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How to compare rubber compounds for slurry applications.

evaluation

Rubber specifications are confusing and some of the properties described in some specification sheet do not help evaluate the wear characteristics of the compound.

In fact most of the time the important lab tests, which tell you how well a rubber will perform in a slurry application are left out.

Specification sheets contain many characteristics which are elemental by definition. In other words the fact that the rubber is tan in color has no relevance to the actual wear “the undesirable mechanical removal of material in fine particle from from the surface.”

Here are some of the common specification criteria and their relevance.

Durometer: (Elemental Property)

In a slurry wear application the fact that a rubber is softter than another may indicate that it may be perfom better or worst but that would be opinion. Harder compounds generally perform better under cut and chip situations but there is a lab test for cut and chip as well as wet sliding abrasion. Durometer is not really the deciding factor. This rubber just happens to be a given duro shore A.

Tensile Strength: (Elemental Property)

Tensile strength is very useful when comparing rubberized tracks and track pads for tanks. As the ability not to rip apart is important. When comparing an elastomeric lining which is adhered to a steel sub-straight it’s tensile strengthen is not relevant factor in this application.

Ultimate Elongation: (Elemental Property)

Going back to my previous example when a snowmobile takes off  the ultimate elongation is very important so that engineers and designers can calculate if this track will perform correctly. In a rubber lined wear application this factor is not relevant. It will never achieve it’s ultimate elongation adhered to a metal sub-straight.

Specific Gravity: (Elemental Property)

This is the actual density of the product. In the olden days the buoyancy of rubber was a good indicator of how many rubber fillers were in the product. Floating rubber was regarded as good rubber. Dense rubber was thought to have more clay which would adversely affected it’s wear performance. This day and age with material sciences helping to improve material quality, adders like carbon is common. Carbon increases wear characteristics in some cases. Therefore the specific gravity is simply that, what it’s density is. Not a good wear performance indicator.

 

Performance properties are “Real factors which can be tested and directly speak to the wear performance in a slurry application.”

 

Cut and Chip: (Wear Performance Property)

Cut and chip is a test performed in a lab where you can accurately compare compounds and find which is the best in a cut and chip application. This is completely relevant when you are trying to increase the longevity of a liner in a slurry application. This was a test devised by BF Goodrich in order to evaluate how good the tires would perform on the road. A very good indicator of wear life.

Wet Abrasion: (Wear Performance Property)

A test to determine the exact resistance in wet abrasion. It’s a sliding plate that cycles on the rubber in a container of a known wear slurry and the removal of the material is then measured to determine is wear performance characteristics. This is very relevant to wet sliding abrasion test to determine the rubber wear.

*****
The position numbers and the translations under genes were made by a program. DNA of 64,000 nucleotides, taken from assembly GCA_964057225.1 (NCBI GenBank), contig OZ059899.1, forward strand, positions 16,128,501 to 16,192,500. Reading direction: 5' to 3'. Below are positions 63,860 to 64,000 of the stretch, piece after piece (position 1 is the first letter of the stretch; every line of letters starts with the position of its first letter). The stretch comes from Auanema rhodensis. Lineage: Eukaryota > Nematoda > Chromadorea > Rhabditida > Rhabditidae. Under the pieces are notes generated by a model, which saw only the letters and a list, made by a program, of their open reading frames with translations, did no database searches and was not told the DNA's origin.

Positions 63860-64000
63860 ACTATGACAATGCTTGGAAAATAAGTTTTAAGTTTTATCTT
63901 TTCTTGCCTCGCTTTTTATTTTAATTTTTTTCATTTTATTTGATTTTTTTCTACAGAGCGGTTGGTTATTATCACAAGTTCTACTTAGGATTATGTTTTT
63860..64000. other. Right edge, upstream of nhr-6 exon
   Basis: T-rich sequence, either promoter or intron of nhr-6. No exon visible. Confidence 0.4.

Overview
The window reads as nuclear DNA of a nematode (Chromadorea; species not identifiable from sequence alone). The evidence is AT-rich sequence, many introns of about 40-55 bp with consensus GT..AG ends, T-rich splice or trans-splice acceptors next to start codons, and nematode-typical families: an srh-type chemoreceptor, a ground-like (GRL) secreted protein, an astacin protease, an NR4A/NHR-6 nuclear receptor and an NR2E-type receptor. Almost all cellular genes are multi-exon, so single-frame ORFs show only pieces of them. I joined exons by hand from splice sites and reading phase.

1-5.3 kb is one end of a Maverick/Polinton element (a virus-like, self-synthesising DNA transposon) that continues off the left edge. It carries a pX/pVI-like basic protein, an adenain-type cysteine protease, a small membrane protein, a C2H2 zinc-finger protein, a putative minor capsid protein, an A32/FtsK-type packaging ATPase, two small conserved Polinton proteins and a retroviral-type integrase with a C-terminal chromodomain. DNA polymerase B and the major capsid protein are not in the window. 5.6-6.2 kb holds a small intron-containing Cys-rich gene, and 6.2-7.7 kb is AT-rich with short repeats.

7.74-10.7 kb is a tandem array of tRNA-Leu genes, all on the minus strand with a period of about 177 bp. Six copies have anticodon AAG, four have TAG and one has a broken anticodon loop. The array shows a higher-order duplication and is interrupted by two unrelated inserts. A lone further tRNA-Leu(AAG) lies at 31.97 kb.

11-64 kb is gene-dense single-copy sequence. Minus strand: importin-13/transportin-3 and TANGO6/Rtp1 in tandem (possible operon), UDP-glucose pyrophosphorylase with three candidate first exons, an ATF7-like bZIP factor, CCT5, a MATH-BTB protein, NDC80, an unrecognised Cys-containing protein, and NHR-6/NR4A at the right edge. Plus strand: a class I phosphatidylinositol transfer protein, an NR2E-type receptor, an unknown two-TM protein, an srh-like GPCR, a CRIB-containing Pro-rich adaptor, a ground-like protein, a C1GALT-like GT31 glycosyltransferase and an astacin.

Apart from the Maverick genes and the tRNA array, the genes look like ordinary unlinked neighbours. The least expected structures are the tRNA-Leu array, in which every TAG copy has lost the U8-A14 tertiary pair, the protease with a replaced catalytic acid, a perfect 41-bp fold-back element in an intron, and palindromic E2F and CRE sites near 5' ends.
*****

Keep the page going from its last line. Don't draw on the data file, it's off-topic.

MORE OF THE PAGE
Water Resistance: (Wear Performance Property)

Also known as the percentage of swell. The reason this is important is the amount of swell will adversely affect wear within certain services such as acid. The more a rubber will swell the less it will perform in that situation.

Resilience:(Wear Performance Property)

The ability to return to it’s original shape is a huge factor in determining if this rubber will be suitable for wear. The more resilient the better the rubber will perform in a slurry application.

Tear (Die C):(Wear Performance Property)

This is another important performance criteria as the ability for the rubber to hang on to the straightaway is important. This is a relevant value when considering rubber for slurry wear applications.

Conclusion

Rubbers with high Cut an Chip resistance and Wet Abrasion resistance will perform better in wet slurry application. Elemental properties such as density are interesting and mater of fact but should not be deciding factors when choosing rubber compounds for wear applications.

 

 

 

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Shelf Life Of Uncured Protective Rubber Linings

Commercial-Grade-Rubber-Sheet

In determining the shelf life of uncured rubber linings, several instances but be understood:

  1. The level of heat memory built into a compound (ex. Synthetic Rubber takes more heat to break down than a Natural Rubber)
  2.  The lower the storage temperature, the longer the rubber lining will be useable.

As a rule of thumb the average uncured rubber linings (NR, IIR) will have a shelf life of approximate shelf life of 9 to 12 months if stored at a temperature of 10°C (also out of sunlight).  If the linings are stored at a lower temperature the rubber lining will much longer the 12 month period.  Please note that Neoprene (CR) and Nitrile (NBR) compounds have a typical shorter shelf life than the above mentioned compounds.  In dealing with these compounds a great of caution is to be used as they can cure much faster.  If storing rubber at a lower temperature that the recommended 10°C  the rubber may become frozen, if this was to happen the roll will need to be unrolled and left at an ambient temperature for 2 weeks to thaw the rubber.  After the 2 week interval the rubber will need to go on a hot table to help facilitate any shrink that might of occurred during the freezing process.

Any Questions please contact RubberSource @ 519-830-0546.

Rubebrsource

 

Buck Meadows / Rubber Technologist

Technical Sales Manager

RubberSource